Sportswear giant Li Ning regains its form, just in time for Rio
Company named after China’s Olympic Golden Boy records 113 million yuan profit for the first half, after three years of losses
The Olympics seem to bring out the best in gymnast-turned-entrepreneur Li Ning, and his namesake company, China’s best-known sportswear brand, which has announced a dramatic turnaround in fortunes.
Li Ning revealed a 113 million yuan profit for the first half of 2016 on Thursday morning, or 5.16 RMB cents per share, compared with a loss of 29 million yuan a year earlier, which followed two years of red ink before that.
The company said its fightback has been given huge impetus by Beijing’s push to build more sports infrastructure as well as encouraging healthier lifestyles.
Analyst said the Olympics, now up and running in Rio, had also played a crucial part in boosting both sales and the company’s share price.
Li Ning’s stock edged up 0.24 per cent to close at HK$4.11 on Wednesday, but its shares have soared 25.76 per cent in the past six months.
The company was founded, and is still led, by the former Olympic gymnast, who won three gold medals at the 1984 Los Angeles games.
The half-time profit, however, is below market expectation, illustrating that the firm – once the leading player in the China sportswear industry before being taken over by Anta Sports Products in market share in 2012 – is still under intense competition from both cheaper local firms and premium global brands, such as Nike and Adidas.
Despite revenue in the first half leaping 13 per cent year on year to 3.596 billion yuan, the board is still not proposing an interim dividend.
“The [government’s] supportive national policies [to promote sporting activity] will continue to facilitate development of the sporting goods industry,” the celebrated Olympian said on Thursday in the results statement.
“Building the value of Li-Ning will remain the group’s development theme in the foreseeable future.
Looking forward, he said the firm will enhance its operational capability in various aspects and strive beyond the limit of just the “value-for-money” proposition it has touted for years, to attract consumers who enjoy sport by providing products with “performance” and “fuctionality”.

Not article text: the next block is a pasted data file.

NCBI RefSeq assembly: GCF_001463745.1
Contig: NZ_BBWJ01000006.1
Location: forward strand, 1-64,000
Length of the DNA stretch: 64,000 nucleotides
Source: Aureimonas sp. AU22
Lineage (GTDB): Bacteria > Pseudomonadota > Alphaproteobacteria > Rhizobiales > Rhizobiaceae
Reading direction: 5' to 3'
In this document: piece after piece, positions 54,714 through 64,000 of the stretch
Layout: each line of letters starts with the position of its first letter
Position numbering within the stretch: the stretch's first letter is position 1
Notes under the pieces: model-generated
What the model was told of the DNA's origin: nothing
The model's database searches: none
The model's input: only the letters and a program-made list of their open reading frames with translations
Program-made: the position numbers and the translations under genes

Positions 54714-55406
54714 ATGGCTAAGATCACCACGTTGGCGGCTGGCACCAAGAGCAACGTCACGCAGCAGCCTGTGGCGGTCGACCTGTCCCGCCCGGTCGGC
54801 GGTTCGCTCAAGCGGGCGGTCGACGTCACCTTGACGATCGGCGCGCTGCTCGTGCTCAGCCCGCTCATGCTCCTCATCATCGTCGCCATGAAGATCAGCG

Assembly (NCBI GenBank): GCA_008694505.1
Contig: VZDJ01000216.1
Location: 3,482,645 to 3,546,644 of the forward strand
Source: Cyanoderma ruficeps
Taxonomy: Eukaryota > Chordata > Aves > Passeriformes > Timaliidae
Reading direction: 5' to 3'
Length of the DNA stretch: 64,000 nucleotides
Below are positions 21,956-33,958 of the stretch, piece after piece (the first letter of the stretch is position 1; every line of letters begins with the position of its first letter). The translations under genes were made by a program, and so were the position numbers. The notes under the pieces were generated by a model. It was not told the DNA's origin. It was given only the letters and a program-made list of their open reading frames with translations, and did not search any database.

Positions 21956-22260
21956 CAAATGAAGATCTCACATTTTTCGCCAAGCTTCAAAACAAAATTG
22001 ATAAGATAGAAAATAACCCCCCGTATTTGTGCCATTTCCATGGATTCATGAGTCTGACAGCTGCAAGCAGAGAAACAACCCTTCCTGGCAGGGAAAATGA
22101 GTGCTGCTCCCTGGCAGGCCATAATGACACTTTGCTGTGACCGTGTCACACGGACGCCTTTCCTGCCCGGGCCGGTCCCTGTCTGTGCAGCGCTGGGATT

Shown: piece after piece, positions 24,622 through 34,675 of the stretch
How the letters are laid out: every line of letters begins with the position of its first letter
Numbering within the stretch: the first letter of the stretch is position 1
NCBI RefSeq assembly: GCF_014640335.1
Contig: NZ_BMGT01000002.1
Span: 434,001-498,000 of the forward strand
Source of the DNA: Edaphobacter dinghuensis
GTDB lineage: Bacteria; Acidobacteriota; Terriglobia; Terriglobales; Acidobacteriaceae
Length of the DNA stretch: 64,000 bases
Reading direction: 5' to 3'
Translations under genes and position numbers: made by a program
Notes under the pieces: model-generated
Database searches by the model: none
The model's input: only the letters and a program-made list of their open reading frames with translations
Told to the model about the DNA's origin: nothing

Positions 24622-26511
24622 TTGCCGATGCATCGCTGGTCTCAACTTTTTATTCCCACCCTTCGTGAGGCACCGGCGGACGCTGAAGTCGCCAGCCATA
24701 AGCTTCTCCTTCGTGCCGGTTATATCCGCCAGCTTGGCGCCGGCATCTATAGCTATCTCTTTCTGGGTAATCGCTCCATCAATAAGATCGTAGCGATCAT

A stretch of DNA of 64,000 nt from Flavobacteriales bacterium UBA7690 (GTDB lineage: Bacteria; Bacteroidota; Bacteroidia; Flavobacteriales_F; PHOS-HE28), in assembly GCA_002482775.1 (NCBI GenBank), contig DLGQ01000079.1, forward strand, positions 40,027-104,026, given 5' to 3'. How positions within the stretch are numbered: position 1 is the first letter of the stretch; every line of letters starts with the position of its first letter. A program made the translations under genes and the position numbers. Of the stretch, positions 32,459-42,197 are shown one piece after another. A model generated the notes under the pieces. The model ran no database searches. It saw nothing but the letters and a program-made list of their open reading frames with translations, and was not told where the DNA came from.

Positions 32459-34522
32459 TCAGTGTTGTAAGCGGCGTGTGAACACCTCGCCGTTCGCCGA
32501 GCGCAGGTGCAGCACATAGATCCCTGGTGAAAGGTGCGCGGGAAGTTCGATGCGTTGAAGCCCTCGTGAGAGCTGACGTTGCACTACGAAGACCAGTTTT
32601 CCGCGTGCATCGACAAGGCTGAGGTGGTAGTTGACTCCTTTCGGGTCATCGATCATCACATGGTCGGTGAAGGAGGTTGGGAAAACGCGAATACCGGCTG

Li conceded, however, the ongoing revamp of firm “has a long way to go” and that the company had opted to devote its profits to operational improvements and product design rather than pay a dividend, “in this very early phase of a recovery cycle”.
Sales through e-commerce would account for about 20 per cent of the total in the coming two to three years, he said.
“Making use of its sports DNA, the group will integrate technological, cultural and others elements into its products to promote the idea of sports as a means toward an educated and happy lifestyle, and facilitate the development of a ‘Sports +’ concept.”
He added that people “are kind of taking sports as a part of their life...and definitely, the ongoing Rio Olympics and China’s good performance bode well for us”.
Li Ning is backed by the Singaporean wealth fund GIC, but was hit hard over the past three years as it expanded its footprint in a mass market already crowded with domestic and foreign players.
But analyst are now confident it has turned the bend, and are positive on its outlook.
“We expect Li Ning to retain market share from other domestic brands thanks to its mass-market pricing strategy and strong brand name,” said GF Securities analyst Albert Yip.
“And we still see some room for earnings growth going forward.”
RHB Securities analyst Robin Yuen is now forecasting 17 per cent compound annual growth rate for the domestic sports industry over the coming decade.
Thursday’s statement also showed the company’s same store sales growth, a crucial gauge of any retailer’s health, lifted to the mid-single digit for the first six months of this year.
While its gross profit margin also climbed to 1.5 percentage points to 46.7 per cent in the first half, compared with 45.3 per cent over the same period last year.
The traditionally mid-to-high-end brand also underlined it has resumed its expansion in brick-and-mortar outlets in lower-tier cities, following years of store closures , with a net increase of 36 stores to a total of 6,169 in the first half of the year.
Yuen cautioned, however, that Li Ning’s renewed focus on the casual wear segment could be risky as it faces heavy competition there too, not only from its old peers but also from European fast fashion houses such as Zara and H&M.
“We do not see Li Ning returning to either its former profitability or levels enjoyed by its domestic peers,”Yuen said.